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Ski Resort Life

Hidden Stashes


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Utah’s Powder Mountain lives up to its name.

From the top of the Paradise chair at Powder Mountain, longtime local Roger Arave is describing the lay of the land. To the east, a couple dozen trails meander through stands of aspen in a series of gentle, beginner-friendly basins. To the west, a few steeper pitches drop into another basin, beyond which lies a day lodge, more beginner terrain, and the access road from the Ogden Valley. Truth be told, as ski-area vistas go, it’s pretty underwhelming.

What’s impressive, however, is the perfectly pitched slope right in front of us, which, as its name — Straight Shot — implies, takes unflinching aim on the fall line. Paralleling the lift line, it falls for a good 1,600 vertical feet and is buried under a foot-thick blanket of fresh powder. There are all of four tracks on it, a fact I find just short of astonishing.

“Where iseverybody?” I ask.

“Snowbird or Alta, I suppose,” says Roger, a knowing grin spreading slowly across his face. “Ready to ski some powder?”

Oh, yeah. Way ready.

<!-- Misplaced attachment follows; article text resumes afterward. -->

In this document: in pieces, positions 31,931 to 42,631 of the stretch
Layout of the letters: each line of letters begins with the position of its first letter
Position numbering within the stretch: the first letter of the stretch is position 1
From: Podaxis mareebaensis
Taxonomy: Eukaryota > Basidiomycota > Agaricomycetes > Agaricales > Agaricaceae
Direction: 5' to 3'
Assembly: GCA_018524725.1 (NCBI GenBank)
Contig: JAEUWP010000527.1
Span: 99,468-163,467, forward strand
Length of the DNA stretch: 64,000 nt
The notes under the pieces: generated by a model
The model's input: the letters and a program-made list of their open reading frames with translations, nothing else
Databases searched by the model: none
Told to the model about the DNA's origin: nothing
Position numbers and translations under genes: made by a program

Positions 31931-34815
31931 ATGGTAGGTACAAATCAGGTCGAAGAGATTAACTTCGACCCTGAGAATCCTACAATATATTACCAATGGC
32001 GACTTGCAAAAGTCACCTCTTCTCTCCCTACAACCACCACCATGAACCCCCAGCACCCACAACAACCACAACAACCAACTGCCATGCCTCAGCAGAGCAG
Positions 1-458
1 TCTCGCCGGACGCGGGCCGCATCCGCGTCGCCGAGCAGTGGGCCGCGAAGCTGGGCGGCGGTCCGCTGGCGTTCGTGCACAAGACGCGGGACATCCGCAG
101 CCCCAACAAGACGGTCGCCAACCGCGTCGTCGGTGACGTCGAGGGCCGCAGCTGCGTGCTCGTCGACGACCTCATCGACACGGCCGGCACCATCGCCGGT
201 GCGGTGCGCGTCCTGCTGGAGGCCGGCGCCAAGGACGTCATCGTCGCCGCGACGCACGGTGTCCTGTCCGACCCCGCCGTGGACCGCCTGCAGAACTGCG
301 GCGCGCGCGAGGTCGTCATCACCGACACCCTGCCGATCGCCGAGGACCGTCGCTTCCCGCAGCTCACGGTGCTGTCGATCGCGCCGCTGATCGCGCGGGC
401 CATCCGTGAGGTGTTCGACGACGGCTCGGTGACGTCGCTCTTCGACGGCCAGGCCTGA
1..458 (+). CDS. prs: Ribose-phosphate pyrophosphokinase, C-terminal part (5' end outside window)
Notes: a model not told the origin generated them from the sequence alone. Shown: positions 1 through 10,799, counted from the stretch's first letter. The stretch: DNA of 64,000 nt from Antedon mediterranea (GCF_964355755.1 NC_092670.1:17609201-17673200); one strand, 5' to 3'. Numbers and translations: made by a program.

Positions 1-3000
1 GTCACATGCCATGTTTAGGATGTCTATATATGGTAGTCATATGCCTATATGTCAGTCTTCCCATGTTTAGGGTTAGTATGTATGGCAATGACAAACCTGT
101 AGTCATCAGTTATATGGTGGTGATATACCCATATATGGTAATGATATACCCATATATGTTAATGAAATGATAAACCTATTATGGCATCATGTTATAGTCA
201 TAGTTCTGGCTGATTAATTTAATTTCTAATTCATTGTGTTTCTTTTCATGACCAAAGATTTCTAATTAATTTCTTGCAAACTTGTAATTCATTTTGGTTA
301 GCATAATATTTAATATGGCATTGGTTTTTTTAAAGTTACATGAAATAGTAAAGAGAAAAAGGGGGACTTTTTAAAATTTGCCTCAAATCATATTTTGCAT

Located 19 miles from Ogden (and an hour or so north of Salt Lake City), Powder Mountain may just be the biggest little resort you’ve never skied. Unlike Park City, Deer Valley, or Snowbasin (which sits across the valley), the resort is hosting no Olympic events this winter. Nor does it typically turn up during the usual debates over who’s got the best powder, the way Alta and Snowbird invariably do. And yet, if you’re looking for fresh — up to 500 inches a year of blower snow that lasts for days on end — then “Pow Mow” is definitely the place.

It’s also one of the oddest ski areas around, with a layout that almost defies description. Essentially, the resort is divided by its access road, with a small lodge and beginner lift on one side, the main lodge in the middle, and another lodge and parking lot at the top. In between, around 70 named runs sprawl across half a dozen basins accessed by four chairs (all slow fixed-grippers), three surface lifts, and enough meandering cat tracks to confuse a big-game hunter.

But the real Pow Mow isn’t on the trail map. The best goods are to be found on the area’s outlying slopes, which are accessible via a fleet of machines that includes damn near everything but a Zamboni. On any given day, there’s a groomer towing skiers up Lightning Ridge, a free shuttle bus picking up other skiers at the bottom of Powder Country (the backcountry slopes on either side of the access road), and one or more snowmobiles towing yet more skiers to assorted stashes in between. There’s even a heli-ski outfit, Diamond Peaks, based in the parking lot. New for this season, guided tours will access Wolf Creek Canyon, another rarely trafficked bowl beyond Lightning Ridge. Simply put, Pow Mow is the alternative-access capital of skiing.